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A Streetcar Named Desire (Original Director's

A movie directed by Elia Kazan

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The Kindness of Strangers

  • May 8, 2007
"A Streetcar Named Desire"

The Kindness of Strangers

Amos Lassen and Cinema Pride

I have wanted to review this film for a long time and now that I am on vacation, I decided it was time for a New Orleans guy to try to have his say. I recently brought home the wonderful seven volume DVD set of "The Tennessee Williams Film Collection" and have been working my way through reacquainting myself with some of the greatest films ever made. I knew Williams when I lived in Louisiana and followed his career the best I could ad I must say that "Streetcar" is a masterpiece.
Set in the French Quarter of New Orleans during the years following WW II, "A Streetcar Named Desire" is the story of Blanche DuBois, a neurotic and fragile woman who is searching for a place in the world that she can call her own. Her past is not pretty--she has been exiled from her hometown for seducing a 17 year old student at the school where she taught. He suddenly appears at the home of her sister Stella and her husband Stanley stating that she is suffering from exhaustion. She has been beleaguered by financial calamities but Stanley is suspicious since some of the money that is gone also belongs to his wife and therefore himself. Stanley is a brute of a man and a panther. When he demands to see the bill of sale for the family plantation, Belle Reve, he defines his relationship with Blanche. They are in opposing camps and Stella is caught between the love of her sister and the love of her husband. When Blanche tries to help improve their relations, the animal in Stanley emerges and he is enraged. He deeply loves his wife but he is mystified by Blanche and is determined to teach her a lesson.
Blanche sees a way out of her troubles when she meets Mitch, a card playing pal of Stanley. Mitch reveres her but the rumors of her past begin to catch up to her and everything falls apart for Blanche.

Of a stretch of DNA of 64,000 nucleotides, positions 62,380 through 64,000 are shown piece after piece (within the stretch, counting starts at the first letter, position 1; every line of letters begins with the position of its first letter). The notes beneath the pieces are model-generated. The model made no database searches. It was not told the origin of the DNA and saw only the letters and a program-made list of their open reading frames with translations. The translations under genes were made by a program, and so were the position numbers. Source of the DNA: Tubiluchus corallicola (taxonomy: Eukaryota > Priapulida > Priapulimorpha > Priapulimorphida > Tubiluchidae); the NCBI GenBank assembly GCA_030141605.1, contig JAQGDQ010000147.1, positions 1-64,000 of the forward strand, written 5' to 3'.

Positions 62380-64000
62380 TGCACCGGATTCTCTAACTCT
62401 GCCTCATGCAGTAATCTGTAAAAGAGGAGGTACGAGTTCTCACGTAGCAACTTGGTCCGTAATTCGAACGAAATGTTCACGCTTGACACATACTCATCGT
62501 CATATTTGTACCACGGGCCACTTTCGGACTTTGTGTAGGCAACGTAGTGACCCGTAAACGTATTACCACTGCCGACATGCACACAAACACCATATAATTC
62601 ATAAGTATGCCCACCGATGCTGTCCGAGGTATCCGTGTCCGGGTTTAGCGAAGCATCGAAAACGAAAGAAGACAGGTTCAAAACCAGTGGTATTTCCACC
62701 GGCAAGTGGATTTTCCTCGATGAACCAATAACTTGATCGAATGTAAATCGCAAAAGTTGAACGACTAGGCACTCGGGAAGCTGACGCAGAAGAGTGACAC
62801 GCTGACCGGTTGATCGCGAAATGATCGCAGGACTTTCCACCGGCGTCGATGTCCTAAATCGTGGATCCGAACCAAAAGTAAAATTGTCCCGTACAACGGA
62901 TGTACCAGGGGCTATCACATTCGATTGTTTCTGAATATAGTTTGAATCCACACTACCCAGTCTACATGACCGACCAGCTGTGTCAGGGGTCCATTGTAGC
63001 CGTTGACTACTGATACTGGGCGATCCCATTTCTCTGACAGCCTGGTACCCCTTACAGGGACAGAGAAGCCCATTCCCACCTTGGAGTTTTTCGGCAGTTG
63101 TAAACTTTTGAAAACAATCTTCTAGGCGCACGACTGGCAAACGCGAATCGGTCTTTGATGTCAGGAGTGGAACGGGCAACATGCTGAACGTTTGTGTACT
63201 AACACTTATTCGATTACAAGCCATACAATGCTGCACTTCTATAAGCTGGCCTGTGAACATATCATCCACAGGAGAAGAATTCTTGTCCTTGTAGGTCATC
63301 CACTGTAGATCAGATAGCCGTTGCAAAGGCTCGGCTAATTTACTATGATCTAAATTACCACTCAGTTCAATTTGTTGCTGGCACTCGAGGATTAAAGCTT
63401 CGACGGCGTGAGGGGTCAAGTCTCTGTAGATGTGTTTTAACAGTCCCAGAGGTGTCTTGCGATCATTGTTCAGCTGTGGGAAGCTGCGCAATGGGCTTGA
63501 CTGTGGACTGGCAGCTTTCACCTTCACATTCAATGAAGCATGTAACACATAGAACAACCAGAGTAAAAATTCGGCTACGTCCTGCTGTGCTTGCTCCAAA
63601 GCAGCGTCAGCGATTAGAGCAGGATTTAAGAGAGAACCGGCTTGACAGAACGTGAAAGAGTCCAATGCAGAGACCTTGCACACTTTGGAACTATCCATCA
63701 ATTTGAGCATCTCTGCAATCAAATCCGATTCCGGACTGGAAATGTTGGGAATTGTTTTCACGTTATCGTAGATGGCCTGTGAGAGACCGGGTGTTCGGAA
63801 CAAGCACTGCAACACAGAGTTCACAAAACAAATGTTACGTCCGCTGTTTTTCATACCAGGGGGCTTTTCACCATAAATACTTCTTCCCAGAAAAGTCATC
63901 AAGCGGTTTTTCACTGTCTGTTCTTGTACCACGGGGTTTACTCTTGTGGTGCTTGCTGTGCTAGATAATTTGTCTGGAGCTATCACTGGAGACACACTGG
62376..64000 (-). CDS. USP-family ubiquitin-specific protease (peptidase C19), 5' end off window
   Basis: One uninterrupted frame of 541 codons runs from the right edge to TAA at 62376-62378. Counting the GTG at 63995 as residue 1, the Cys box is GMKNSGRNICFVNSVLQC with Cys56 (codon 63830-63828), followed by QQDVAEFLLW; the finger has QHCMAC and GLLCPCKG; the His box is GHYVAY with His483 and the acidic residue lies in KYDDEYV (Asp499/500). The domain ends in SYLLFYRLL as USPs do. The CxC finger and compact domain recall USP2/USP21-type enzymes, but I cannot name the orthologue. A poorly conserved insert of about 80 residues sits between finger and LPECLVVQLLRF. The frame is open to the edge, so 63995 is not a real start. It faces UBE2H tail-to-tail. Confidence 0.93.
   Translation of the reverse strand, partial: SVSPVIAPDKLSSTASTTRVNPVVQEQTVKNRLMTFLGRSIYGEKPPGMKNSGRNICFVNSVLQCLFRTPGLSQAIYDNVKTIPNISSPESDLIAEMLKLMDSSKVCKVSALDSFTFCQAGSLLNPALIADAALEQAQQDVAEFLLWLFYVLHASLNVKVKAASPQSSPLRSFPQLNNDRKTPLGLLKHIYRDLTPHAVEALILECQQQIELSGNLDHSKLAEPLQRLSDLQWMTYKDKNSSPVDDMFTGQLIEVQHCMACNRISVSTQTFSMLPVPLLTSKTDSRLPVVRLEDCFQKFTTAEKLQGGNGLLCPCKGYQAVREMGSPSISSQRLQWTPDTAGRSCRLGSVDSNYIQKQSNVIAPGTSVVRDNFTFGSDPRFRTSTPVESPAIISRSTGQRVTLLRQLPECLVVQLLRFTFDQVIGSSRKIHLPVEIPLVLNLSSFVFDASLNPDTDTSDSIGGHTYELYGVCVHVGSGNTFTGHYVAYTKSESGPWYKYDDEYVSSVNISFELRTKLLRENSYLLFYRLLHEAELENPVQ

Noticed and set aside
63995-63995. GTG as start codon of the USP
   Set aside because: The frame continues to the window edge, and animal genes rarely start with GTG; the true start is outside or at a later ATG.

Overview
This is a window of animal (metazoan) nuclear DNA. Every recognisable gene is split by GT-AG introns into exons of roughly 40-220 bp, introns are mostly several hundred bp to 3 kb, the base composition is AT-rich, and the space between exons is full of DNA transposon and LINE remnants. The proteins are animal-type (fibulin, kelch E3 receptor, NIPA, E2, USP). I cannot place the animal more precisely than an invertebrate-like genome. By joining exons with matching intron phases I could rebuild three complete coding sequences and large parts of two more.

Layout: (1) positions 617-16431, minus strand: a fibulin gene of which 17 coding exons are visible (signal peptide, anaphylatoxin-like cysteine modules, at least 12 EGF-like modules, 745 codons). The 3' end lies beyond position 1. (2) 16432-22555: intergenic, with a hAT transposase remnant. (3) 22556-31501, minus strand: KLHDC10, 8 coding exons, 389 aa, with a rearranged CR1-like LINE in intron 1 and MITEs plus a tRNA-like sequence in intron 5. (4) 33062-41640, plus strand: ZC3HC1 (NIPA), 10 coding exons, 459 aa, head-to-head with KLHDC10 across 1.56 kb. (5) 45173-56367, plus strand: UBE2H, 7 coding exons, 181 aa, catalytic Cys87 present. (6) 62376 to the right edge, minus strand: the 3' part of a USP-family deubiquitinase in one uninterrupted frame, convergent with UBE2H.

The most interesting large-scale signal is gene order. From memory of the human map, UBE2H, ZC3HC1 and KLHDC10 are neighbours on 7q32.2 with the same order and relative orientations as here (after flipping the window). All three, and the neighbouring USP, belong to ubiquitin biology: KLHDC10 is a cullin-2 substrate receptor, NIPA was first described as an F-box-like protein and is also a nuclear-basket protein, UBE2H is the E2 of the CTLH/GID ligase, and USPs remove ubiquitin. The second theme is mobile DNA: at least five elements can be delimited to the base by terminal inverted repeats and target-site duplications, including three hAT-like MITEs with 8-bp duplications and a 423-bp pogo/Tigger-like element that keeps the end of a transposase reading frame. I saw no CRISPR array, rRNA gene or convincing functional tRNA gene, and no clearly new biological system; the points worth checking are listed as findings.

The cast of the film is absolutely magic. Kim Hunter is Stella and she is magnificent. She is strong even though she is financially, sexually and emotionally tied to her husband and Stanley is somewhat emotionally dependent upon her. Stanley's performance is one of the best supporting roles ever seen on the screen and she acts with every nuance of her mid and body.
Vivien Leigh is a total revelation. When she spoke, I was mystified. She is a victim but everything but innocent. She charms, she touches, and she emotes with a wonderful presence. The sexual attraction between her ad Marlon Brando as Stanley is quite noticeable and despite all of her lies ad deceptions, I was drawn to her. She is the human condition--she is hidden ugliness from the past and emotional and sexual neediness as well as ordinary human weakness. Leigh's performance is brilliant but we must remember that it is the author who created the character. It is, however, Vivien Leigh who gives it life.
Brando as Stanley is magnificent with his breakthrough performance. His performance is without fault but this is Leigh's movie. Her Blanche is profound as she clings to a very flimsy fa├žade of respectability. When Leigh says she "wants magic" it is a cry from the very depth of the actress's feeling and when she says she has always "depended on the kindness of strangers', we want to hold out her hands and hearts to her.
The writing is some of the finest we have ever seen--the characters are beautifully written and their story s dutifully told. Their complexities are written into them but with subtlety so that they are never obvious or uninteresting.